AS with anyone else who saw the images of three-year-old Syrian refugee Alan Kurdi washed up dead on a Turkish beach in 2015, Sligo Garda Raymond Wims was horrified.
But whereas most of us eventually put the disturbing images of the boy on the beach far, far away to the back of our minds, for Raymond they were the catalyst behind the decision of a lifetime.
“I’d always wanted to contribute and go out and help people but it was only when that photograph showed up that instead of complaining we actually decided to book a flight and go,” Raymond recalls.
“It made me think of my four young kids. When you see something like that it’s easy to just say this is terrible and let that be that. But it’s just as easy to get over there and do something about if yourself.”
He quickly called his friend and colleague Damian McCarthy and together, the pair travelled to the inundated Greek island of Kos in October 2015.
The original plan was to spend just a week in Greece dropping off clothes and distributing toys to child refugees, but the size of the problem in the Mediterranean quickly dictated that a more sustained relief effort be made.
“It was the pictures of Alan Kurdi which made me make the decision to finally go. Damian and I went for a week but we didn’t leave until a fortnight later,” he says.
‘People were starving to death’
Raymond openly admits that the trip was, despite all they had seen on the news back home, a step into the unknown.
“We did our research but there was very little on the internet which revealed what was actually going on in the Greek islands. The reality was worse than I could have imagined,” he says.
“When we arrived on Kos in October 2015 there was no aid agency there like there is now. People were left to fight for themselves. I saw people starving to death and children lying in the street.
“It’s one thing watching television or browsing the internet and then putting the images you see from the other side of the world to one side. But once you get there and see the conditions yourself, you can’t do that.”
Raymond and Damian quickly set about finding a place to use to feed people, and that’s when they came across the local Irish pub the Shenannigans.
“We went out and bought cereals like Weetabix and other breakfast foods. Hundreds of people started turning up to eat,” Raymond recalls.
“Before we left we contacted the Mercy Corps aid agency and asked them to keep the place going so that the refugees wouldn’t starve.
“Luckily they agreed and the Shenannigans stayed open saving lives.”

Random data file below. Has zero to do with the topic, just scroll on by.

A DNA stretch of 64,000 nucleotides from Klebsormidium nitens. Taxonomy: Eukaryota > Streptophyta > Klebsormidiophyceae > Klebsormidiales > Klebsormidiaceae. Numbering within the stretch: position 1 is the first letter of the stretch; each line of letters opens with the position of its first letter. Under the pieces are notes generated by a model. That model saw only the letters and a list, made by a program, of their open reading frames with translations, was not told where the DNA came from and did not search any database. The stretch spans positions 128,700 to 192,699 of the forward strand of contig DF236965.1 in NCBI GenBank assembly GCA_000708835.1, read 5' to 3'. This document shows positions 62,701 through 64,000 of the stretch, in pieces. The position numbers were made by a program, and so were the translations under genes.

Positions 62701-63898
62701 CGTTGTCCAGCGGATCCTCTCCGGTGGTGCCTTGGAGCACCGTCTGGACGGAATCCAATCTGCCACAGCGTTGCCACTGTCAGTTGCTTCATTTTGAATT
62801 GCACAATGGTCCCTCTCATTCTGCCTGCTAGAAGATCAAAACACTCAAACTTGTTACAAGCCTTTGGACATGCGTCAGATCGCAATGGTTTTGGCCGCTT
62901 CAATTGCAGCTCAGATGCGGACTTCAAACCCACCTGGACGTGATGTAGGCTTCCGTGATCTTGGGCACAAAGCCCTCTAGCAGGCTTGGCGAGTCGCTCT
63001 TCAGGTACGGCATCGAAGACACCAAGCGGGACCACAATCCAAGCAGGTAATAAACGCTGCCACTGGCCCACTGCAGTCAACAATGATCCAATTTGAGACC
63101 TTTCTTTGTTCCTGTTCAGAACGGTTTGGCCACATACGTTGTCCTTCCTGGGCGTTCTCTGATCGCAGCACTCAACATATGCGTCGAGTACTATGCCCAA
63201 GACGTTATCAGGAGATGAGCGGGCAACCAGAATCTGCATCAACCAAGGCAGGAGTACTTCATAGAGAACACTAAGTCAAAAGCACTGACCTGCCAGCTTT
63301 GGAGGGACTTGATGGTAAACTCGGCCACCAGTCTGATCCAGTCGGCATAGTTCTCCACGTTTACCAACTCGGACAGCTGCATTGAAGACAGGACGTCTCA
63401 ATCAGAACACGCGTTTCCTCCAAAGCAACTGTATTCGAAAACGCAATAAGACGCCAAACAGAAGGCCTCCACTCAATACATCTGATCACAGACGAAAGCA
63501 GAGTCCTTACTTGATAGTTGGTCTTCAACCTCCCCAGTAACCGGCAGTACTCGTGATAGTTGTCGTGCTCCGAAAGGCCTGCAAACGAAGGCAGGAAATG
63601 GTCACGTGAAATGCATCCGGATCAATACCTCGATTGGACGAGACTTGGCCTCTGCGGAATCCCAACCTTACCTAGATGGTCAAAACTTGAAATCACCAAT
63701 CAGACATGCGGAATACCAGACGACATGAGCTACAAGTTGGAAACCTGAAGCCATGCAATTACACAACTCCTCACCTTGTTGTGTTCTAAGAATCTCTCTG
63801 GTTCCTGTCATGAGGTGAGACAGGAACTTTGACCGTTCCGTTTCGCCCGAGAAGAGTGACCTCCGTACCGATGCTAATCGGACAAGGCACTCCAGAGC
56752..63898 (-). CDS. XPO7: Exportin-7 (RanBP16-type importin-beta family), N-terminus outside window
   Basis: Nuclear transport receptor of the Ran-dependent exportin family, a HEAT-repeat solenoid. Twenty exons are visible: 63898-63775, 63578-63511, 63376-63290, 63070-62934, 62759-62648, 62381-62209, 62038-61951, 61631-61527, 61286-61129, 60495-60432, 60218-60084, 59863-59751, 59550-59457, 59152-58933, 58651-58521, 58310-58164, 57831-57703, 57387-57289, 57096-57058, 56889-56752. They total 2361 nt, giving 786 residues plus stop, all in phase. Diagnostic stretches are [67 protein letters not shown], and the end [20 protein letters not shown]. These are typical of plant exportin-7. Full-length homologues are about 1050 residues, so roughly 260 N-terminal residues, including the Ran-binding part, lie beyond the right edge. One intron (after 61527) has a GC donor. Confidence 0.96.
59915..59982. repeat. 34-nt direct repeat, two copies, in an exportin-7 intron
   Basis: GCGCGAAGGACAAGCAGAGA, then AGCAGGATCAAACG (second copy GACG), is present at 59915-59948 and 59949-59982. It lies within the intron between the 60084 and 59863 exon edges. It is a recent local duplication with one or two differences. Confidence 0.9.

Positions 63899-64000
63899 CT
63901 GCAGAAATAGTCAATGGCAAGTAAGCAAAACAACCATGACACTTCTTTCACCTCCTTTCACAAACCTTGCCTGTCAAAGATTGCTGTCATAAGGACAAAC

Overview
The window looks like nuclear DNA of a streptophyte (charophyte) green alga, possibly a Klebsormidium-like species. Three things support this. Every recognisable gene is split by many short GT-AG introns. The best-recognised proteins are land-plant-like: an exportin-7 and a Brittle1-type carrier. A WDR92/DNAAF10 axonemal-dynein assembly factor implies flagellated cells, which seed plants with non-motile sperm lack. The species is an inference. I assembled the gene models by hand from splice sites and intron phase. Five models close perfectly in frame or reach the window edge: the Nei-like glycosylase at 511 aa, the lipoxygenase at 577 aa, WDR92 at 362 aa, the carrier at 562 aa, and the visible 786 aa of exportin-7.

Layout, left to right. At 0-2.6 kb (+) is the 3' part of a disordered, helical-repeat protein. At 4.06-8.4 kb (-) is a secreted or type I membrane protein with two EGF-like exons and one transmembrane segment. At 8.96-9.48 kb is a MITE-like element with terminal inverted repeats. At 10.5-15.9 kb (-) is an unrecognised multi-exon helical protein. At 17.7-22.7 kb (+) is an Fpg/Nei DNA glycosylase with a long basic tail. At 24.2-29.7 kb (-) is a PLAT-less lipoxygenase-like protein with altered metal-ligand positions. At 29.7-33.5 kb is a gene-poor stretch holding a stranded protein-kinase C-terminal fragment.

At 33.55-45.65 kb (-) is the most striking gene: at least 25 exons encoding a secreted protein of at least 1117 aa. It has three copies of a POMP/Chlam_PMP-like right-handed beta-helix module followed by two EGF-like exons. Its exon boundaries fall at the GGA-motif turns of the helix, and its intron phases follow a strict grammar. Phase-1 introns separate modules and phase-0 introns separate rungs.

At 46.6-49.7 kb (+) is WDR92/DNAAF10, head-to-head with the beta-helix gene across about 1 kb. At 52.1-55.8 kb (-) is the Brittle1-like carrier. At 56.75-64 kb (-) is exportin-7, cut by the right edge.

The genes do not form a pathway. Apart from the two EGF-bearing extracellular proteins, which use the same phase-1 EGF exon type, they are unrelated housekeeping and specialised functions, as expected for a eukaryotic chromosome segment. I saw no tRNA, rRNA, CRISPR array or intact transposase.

Upon returning to Ireland, Raymond and Damian quickly set about planning their next trip back to help the people on Kos.
“We went back only a few months later in December 2015. That time there were two more of us and we were able to offer 500 meals a night at one point.
“Things started to get better for the people there and when we went back again in October 2016 there was a big difference in the quality of the refugees’ lives.”
By that third visit, donations from around the world had helped fund improved living arrangements for the tens of thousands of refugees scattered throughout the Greek islands.
‘People who were doctors in Syria are living in slums’
For Raymond it came as a sign that his work was done on Kos. But instead of calling it a day he stepped even further into the situation.
“We’ve moved on to Turkey now. Refugees have even less rights there and are being exploited daily. You often hear of the refugees making the Mediterranean crossing to Greece and other countries but you don’t hear about the four million refugees stuck out in Turkey.
“Most of the stuff we witnessed in Turkey in October 2016 has gone unreported so there is definitely lots of stories there which need to be got out there.
“You see people who were doctors when they lived back in Syria who are living in slums and out of farm sheds now like animals,” he added.
“Only ten per cent of them are in camps. No aid, food, education, access to medical care and unfortunately ‘no realistic hope’ for the majority of them in Turkey. We met starving refugees in Turkey with literally no hope.”
Despite the horrors Raymond witnessed, it isn’t the poverty nor the desperation of the refugees that sticks out in his mind.
Instead, kindness and dignity is what he most remembers of the refugees in Greece and Turkey.
“The way we have been received by the Syrian people is just incredible. The expressions of gratitude, the hugs, the smiles, the tears,” Raymond says.
“Although at times it is overwhelming and uncomfortable to watch, it does give us strength and hope for these people. They don’t beg for anything. They don’t want to take from us, they want to give.
“But it is difficult to see what hope they have. Where can 4 million refugees go?”